PORTLAND, Maine (AP) — The Latest on the Maine referendum to expand Medicaid (all times local):

10:05 p.m.

Maine voters say they want to join 31 other states in expanding Medicaid under the Affordable Care Act, the signature health bill of former President Barack Obama.

Tuesday's referendum represented the first time since the law took effect that the question of expansion had been put in front of U.S. voters.

Some 11 million people in the country have gotten coverage through the expansion of Medicaid, a health insurance program for low income people.

The vote in Maine was a rebuke of Republican Gov. Paul LePage, who vetoed five different attempts by the state Legislature to expand the program. It follows repeated failures by President Donald Trump and his fellow Republicans in Congress to repeal Obama's law.

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10 p.m.

Results are being tallied in a closely watched Maine referendum that would expand Medicaid in the state.

Voters went to the polls on Tuesday. No announcement of a winner had been made yet by 10 p.m., but the vote in favor of expansion was ahead with more than half of precincts reporting. The referendum has attracted national attention because it concerns a key piece of former President Barack Obama's Affordable Care Act.

The referendum represents the first time since the law took effect that the expansion of Medicaid has been put before voters.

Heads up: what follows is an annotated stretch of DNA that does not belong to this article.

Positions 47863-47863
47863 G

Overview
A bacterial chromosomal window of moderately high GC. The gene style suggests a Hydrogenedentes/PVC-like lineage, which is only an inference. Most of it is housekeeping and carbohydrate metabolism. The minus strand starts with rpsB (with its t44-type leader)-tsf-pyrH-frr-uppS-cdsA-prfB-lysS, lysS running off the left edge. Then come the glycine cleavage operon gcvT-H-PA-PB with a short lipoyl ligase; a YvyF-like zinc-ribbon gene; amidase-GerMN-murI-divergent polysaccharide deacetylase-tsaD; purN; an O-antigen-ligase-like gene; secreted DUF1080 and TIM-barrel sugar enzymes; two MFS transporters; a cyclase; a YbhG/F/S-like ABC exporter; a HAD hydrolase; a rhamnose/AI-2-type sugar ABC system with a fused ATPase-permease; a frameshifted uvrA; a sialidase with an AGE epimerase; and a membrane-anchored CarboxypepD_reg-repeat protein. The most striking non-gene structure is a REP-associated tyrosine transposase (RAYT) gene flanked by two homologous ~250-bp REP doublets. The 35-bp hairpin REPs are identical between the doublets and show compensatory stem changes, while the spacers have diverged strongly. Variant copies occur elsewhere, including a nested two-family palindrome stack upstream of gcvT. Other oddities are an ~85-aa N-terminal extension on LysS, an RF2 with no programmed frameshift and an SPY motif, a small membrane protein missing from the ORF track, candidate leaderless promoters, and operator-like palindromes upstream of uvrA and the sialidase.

Maine's Trump-aligned Republican Gov. Paul LePage has vetoed five tries to expand the program by the state Legislature.

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12:25 a.m.

Voters in Maine are deciding if they want to join 31 other states and expand Medicaid under former President Barack Obama's Affordable Care Act.

It's the first time since the law took effect that the expansion question has been put before voters.

The ballot measure comes after Maine's Republican governor vetoed five attempts to expand the program. It also acts as a bookend to a year in which President Donald Trump and congressional Republicans tried and failed repeatedly to repeal the health care law.

Activists on both sides of the issue are looking at the initiative as a sort of national referendum on one of the key pillars of the law. Roughly 11 million people nationwide have gained coverage through the expansion of Medicaid.